Proprietà farmacologiche e possibilità terapeutiche dei farmaci che agiscono su recettori degli endocannabinoidi

Recenti ricerche hanno indicato che i composti che agiscono direttamente sui cannabinoidi (CB) e recettori possono avere un potenziale terapeutico.
Due settori sono focalizzati: a) l’eventuale uso di agonisti dei recettori CB e CB2-agonisti selettivi per il trattamento del dolore, e b) la possibile utilità di agonisti del recettore CB2 per la prevenzione di riacutizzazioni stress-indotte di affezioni cutaneee, come la psoriasi. Una seconda area di sviluppo del farmaco al momento è quella di antagonisti dei recettori CB1 / agonisti inversi.

Curr Drug Targets CNS Neurol Disord. 2005 Dec;4(6):685-96.
Pharmacological properties and therapeutic possibilities for drugs acting upon endocannabinoid receptors.
Fowler CJ.

Clinical trial data are beginning to emerge with respect to the therapeutic efficacy of cannabis extracts for the treatment of chronic pain. Although there is some evidence of efficacy, a major issue concerns the narrow margin between doses producing therapeutic effects and those producing the “highs” associated with cannabis misuse. In addition, long-term use is associated with an increased risk of psychiatric illness. These negative aspects constrain the doses of cannabis extracts and psychoactive cannabinoids that can be given to patients, and raise the risk that properly conducted clinical trials with too low dosages will impact negatively on subsequent drug development in this field. However, recent research has opened up a number of avenues whereby compounds acting directly upon cannabinoid (CB) receptors may have therapeutic potential. In this review, two such areas are discussed, namely a) the possible use of peripherally acting CB agonists and CB2 receptor-selective agonists for the treatment of pain, and b) the possible utility of CB2 receptor agonists for the prevention of stress-induced exacerbations of skin disorders such as psoriasis. A second area of drug development at present is that of CB1 receptor antagonists/inverse agonists, spearheaded by rimonabant, for the treatment of obesity and as an aid for smoking cessation. An important aspect of these compounds is their efficacy and selectivity, and this is discussed in detail in the present review.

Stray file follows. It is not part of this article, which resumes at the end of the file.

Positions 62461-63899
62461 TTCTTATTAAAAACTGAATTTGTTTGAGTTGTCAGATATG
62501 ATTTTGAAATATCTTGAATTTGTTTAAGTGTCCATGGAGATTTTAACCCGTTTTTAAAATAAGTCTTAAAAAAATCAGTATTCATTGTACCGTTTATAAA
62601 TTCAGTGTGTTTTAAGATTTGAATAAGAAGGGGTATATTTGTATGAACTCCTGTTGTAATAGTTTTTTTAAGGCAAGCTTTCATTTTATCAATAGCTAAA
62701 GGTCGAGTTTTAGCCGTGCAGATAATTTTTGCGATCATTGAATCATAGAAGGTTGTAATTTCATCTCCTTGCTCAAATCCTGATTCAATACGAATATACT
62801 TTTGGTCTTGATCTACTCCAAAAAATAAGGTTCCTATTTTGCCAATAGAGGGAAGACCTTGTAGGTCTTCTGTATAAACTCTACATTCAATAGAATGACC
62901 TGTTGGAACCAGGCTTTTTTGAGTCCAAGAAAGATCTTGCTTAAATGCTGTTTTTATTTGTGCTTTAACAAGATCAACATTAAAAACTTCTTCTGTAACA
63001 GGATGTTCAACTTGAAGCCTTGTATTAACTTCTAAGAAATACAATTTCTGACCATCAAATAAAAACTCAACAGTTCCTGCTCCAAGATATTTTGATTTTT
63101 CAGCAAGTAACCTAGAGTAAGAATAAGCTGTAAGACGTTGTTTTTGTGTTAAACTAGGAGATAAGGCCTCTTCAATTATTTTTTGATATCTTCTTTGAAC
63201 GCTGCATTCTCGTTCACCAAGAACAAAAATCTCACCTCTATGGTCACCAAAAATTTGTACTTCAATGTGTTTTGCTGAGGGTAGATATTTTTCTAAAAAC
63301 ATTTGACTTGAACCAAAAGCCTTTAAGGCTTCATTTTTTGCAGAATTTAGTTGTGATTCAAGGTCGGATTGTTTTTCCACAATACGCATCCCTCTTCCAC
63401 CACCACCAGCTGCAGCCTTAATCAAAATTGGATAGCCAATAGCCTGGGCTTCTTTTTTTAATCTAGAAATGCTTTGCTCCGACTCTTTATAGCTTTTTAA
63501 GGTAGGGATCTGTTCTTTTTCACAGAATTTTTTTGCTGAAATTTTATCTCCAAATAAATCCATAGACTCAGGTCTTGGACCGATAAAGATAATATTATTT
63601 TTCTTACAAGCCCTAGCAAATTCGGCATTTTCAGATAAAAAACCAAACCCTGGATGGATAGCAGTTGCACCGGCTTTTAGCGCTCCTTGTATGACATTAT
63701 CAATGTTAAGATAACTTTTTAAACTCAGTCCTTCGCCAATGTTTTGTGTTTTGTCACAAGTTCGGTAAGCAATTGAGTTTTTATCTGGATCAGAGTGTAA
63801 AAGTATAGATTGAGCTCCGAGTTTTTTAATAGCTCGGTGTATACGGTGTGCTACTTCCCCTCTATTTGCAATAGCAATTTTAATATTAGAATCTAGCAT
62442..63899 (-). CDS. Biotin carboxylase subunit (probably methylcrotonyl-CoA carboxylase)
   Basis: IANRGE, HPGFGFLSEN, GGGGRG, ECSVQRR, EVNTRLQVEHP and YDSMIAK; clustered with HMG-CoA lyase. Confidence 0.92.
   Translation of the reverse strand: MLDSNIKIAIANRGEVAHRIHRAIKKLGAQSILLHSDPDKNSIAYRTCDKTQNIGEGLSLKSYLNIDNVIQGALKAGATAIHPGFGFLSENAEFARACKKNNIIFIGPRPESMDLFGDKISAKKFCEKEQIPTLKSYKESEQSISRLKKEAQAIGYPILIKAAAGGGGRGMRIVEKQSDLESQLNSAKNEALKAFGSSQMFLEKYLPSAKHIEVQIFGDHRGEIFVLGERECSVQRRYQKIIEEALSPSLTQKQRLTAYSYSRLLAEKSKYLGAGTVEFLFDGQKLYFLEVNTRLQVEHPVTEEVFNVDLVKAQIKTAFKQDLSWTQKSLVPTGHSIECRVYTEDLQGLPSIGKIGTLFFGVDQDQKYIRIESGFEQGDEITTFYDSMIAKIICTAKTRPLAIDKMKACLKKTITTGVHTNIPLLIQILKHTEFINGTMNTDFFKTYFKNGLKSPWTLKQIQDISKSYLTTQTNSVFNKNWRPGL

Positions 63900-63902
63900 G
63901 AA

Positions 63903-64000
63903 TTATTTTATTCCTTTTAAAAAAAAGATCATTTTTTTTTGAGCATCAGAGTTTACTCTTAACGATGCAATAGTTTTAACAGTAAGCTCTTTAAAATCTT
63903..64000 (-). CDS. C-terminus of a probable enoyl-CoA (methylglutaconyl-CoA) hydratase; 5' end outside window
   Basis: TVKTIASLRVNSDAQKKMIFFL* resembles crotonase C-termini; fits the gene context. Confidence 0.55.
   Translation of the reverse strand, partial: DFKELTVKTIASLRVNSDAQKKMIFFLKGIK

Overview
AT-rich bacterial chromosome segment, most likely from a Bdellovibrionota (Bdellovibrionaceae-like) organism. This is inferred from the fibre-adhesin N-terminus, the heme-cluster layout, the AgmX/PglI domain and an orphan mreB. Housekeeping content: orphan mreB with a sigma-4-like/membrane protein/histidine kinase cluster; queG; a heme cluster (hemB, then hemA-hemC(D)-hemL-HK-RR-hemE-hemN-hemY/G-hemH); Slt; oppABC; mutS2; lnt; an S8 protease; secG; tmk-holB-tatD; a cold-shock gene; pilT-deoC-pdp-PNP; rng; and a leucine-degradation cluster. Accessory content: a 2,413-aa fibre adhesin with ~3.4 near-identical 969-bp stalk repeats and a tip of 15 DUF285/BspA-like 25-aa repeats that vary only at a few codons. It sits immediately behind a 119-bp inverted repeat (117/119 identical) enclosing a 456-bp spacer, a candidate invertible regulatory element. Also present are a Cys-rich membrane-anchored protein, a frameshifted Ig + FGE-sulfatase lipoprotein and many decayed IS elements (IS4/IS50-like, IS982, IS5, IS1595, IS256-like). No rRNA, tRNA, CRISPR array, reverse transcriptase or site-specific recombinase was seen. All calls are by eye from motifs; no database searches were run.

malattie infiammatorie della pelle

L’epidermide, epitelio squamoso autorinnovantesi composto di vari strati di cheratinociti, è importante barriera di difesa.
Proteasi endogene ed esogene, quali kallikreina, matriptasi, caspasi, catepsine, e proteasi derivate da microrganismi sono in grado di attivare e disattivare le molecole di difesa dell’epidermide umana.
Inibitori delle proteasi, come likeLEKTI, elafin, SLPI, SERPIN, e cystatin regolano le attività proteolitiche e contribuiscono alla integrità e funzione di barriera protettiva della pelle.
Variazioni dell’equilibrio proteolitico della pelle possono provocare infiammazione, eritema, desquamazione e prurito.
Sono riassunte le attuali conoscenze sul come proteasi, loro inibitori e loro proteine bersaglio, tra cui filaggrina, recettori proteasi-attivati e corneodesmosina, contribuiscono alla patofisiologia della infiammazione e sottolineano il loro ruolo in comuni malattie infiammatorie della pelle, come dermatite atopica, rosacea, e psoriasi.

Cutis. 2009 Oct; 84 (4) :207-14.
Reddish, scaly, and itchy: how proteases and their inhibitors contribute to inflammatory skin diseases.
Meyer-Hoffert U.


The skin protects us from water loss and mechanical damage. The surface-exposed epidermis, a self-renewing stratified squamous epithelium composed of several layers of keratinocytes, is most important in the barrier defense against these challenges.
Endogenous and exogenous proteases such as kallikreins, matriptase, caspases, cathepsins, and proteases derived from microorganisms are important in the desquamation process of the stratum corneum and are able to activate and inactivate defense molecules in human epidermis.
Protease inhibitors such as like LEKTI, elafin, SLPI, SERPINs, and cystatins regulate their proteolytic activity and contribute to the integrity and protective barrier function of the skin.
Changes in the proteolytic balance of the skin can result in inflammation, which leads to the typical clinical signs of redness, scaling, and itching.
This review summarizes the current knowledge of how proteases, their inhibitors, and their target proteins, including filaggrin, protease-activated receptors, and corneodesmosin, contribute to the pathophysiology of inflammation of the skin and highlight their role in common inflammatory skin diseases such as atopic dermatitis, rosacea, and psoriasis.